pens and give them to him."
I looked over at Anita, who was sitting calmly, watching Ellen
with an expression of extreme skepticism on her face. Miranda
still looked as bewildered as she had the whole time we were
preparing to leave.
"Let me help you out of the car, Miranda," I said,
opening my door and getting out. "Anita, could you please
get the wheelchair?"
Anita nodded and emerged from the back seat of the car. She
had the wheelchair out and open in a few seconds, and I wheeled
Miranda into the Privett residence with Ellen following close
on my heels, calling out, "Mother, didn't you hear what
Mr. Privett was sitting in front of the TV watching wrestling.
He just grunted when I greeted him. Anita stepped in front
of the TV to block his view and try to get his attention,
but he didn't react until she turned off the set.
"Mr. Privett," she began, "where is your wife?
Where is Joanna?"
He glared at her angrily for a second, then shrugged. "How
should I know? She was here a half-hour ago, but then she
went out, and I turned on the TV."
"Did she have Anita with her when she went out?"
He snorted. "Sure did. That lazy, no good Kevin brought
the child over here and dumped her on us. And with her so
sick too. She should have been in bed, being looked after
by her mother. But no, they were going to take a trip and
leave her here until Teresa was well enough to start taking
care of her again. Imagine! Leaving a sick child in the care
of a high school kid! People didn't do that when I was young."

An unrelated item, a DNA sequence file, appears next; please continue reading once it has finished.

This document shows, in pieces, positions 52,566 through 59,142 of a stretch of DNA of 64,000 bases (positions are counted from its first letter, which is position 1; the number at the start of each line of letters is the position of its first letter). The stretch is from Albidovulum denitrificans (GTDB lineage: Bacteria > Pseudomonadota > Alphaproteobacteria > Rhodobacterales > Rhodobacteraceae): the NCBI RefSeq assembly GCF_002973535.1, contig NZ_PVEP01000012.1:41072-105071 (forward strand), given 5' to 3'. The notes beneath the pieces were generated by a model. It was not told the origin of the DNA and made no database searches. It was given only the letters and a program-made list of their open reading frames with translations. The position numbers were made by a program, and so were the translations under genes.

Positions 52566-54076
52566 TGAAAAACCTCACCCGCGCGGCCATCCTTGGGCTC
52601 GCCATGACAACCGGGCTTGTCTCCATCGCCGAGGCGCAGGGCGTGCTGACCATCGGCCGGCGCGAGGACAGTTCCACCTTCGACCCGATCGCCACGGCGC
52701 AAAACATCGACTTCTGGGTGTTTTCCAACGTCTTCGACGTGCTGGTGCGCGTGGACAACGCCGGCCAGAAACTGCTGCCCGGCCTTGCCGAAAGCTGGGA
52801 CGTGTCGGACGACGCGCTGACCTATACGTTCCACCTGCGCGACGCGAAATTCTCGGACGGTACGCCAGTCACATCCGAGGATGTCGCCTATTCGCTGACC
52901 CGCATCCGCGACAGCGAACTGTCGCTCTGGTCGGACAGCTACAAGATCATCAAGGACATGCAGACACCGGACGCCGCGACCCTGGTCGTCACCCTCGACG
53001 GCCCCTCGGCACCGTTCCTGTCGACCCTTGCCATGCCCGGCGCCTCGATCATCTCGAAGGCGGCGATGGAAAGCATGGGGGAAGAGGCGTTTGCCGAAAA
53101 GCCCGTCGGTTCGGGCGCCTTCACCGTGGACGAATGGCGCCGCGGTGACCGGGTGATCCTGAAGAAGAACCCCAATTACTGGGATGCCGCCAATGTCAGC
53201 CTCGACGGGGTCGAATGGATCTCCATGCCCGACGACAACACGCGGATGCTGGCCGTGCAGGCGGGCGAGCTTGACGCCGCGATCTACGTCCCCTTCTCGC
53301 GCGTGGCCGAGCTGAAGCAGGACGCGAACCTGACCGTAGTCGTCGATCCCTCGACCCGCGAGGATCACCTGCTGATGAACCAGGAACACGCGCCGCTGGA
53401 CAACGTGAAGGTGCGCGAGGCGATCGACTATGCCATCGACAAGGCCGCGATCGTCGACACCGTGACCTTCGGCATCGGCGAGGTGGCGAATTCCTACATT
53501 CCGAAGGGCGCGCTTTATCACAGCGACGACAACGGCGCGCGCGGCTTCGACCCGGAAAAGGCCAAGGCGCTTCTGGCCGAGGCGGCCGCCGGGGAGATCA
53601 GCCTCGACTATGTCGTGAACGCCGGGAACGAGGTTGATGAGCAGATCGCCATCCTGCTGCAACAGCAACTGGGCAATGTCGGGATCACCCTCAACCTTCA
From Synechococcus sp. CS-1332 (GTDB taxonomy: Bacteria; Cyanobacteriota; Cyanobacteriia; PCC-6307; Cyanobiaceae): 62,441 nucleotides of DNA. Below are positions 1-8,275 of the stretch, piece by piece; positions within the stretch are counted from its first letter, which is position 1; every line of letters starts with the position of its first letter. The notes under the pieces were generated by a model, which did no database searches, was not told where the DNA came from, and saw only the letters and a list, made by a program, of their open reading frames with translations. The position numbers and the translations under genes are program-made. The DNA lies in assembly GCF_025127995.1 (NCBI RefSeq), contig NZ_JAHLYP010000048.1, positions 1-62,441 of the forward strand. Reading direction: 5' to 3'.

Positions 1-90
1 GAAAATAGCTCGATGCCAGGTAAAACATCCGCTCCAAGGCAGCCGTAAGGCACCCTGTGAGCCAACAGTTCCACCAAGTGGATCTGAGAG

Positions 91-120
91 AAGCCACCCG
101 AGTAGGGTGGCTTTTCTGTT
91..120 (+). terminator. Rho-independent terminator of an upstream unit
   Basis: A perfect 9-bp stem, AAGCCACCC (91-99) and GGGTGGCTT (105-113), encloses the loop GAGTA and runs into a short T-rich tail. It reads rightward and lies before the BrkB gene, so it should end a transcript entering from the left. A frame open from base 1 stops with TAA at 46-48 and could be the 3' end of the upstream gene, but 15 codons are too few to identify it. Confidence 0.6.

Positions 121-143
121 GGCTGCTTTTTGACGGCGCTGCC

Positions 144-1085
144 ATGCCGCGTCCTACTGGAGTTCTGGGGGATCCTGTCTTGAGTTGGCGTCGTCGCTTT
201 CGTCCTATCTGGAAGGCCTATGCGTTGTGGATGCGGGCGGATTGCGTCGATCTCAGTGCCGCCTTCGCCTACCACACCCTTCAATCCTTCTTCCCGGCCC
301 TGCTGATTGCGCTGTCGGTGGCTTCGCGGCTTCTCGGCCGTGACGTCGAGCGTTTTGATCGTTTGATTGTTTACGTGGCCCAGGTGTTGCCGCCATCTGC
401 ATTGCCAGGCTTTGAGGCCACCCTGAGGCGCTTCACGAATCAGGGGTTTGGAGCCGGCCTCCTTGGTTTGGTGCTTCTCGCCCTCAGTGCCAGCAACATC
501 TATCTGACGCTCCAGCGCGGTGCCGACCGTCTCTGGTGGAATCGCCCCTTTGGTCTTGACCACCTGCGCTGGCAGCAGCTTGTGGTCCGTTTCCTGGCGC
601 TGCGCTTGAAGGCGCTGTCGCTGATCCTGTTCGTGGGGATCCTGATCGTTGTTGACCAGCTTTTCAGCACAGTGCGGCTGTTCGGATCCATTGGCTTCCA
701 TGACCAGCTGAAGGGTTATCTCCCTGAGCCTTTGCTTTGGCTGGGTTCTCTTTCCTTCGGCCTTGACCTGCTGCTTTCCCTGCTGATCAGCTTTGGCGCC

I agreed with him, and I think Anita did as well, but that
didn't stop her from questioning him further. "Did Joanna
say where she was going?"
"Yep. She said that seeing as how Mrs. Clegg," here
he nodded at Miranda, "was the child's grandma, it was
her place to look after her, even if she was sick. About ten
minutes after than Ellen showed up looking for her and the
kid." He snorted. "Now, cant I get back to my show,
"Mother," Ellen persisted. "Kevin was really
upset. He's short of money again."
Anita interrupted her. "Well, he could sell the store,
couldn't he? Unless he's done that already."
Ellen glared at her. I could see she wanted to tell Anita
to mind her own business, but was restraining herself.
"Mother," she repeated. "Will you please help
me? Those pens have been lying in that box since
Miranda looked from her to Anita and back to her. "I
" she began, but Ellen interrupted
"Don't you care at all? He has your granddaughter. You
may never see her again."
This time Anita snorted. "She's seen little enough of
her all along, Ellen. Besides, she can't give you the pens.
She no longer owns them."
Ellen's eyes widened. "No longer
I'm sorry, I don't
"She sold them to me," Anita said, observing Ellen
"For how much?" Ellen asked quickly. "Perhaps
Kevin would settle for the money."
Anita smiled. "Oh, she hasn't gotten any money yet. There
are a few things that have to happen first. Pens I need to
sell, for instance."
Mr. Privett, got up and turned the TV back on. "If you
folks don't mind," he said, "I'd appreciate a little
Anita grinned at him and then turned to Ellen. "Let's
take this discussion over to the antique store," she
Ellen blanched. "I don't think we should do that."
"Why not?" Anita asked innocently.
Ellen shrugged. "No reason. It's just not very comfortable.
Mother doesn't like being there."
Miranda seemed to be emerging from her bewilderment. "I
don't mind," she said. "We might as well go over
there as stay here."
Ellen shrugged. "Suit yourselves," she said. "She
reached into her purse and began to search. "I can't
find my key ring," she announced. "I hope Kevin
didn't take my keys. That would be like him." She continued
Anita looked at me and then at Miranda. "I think the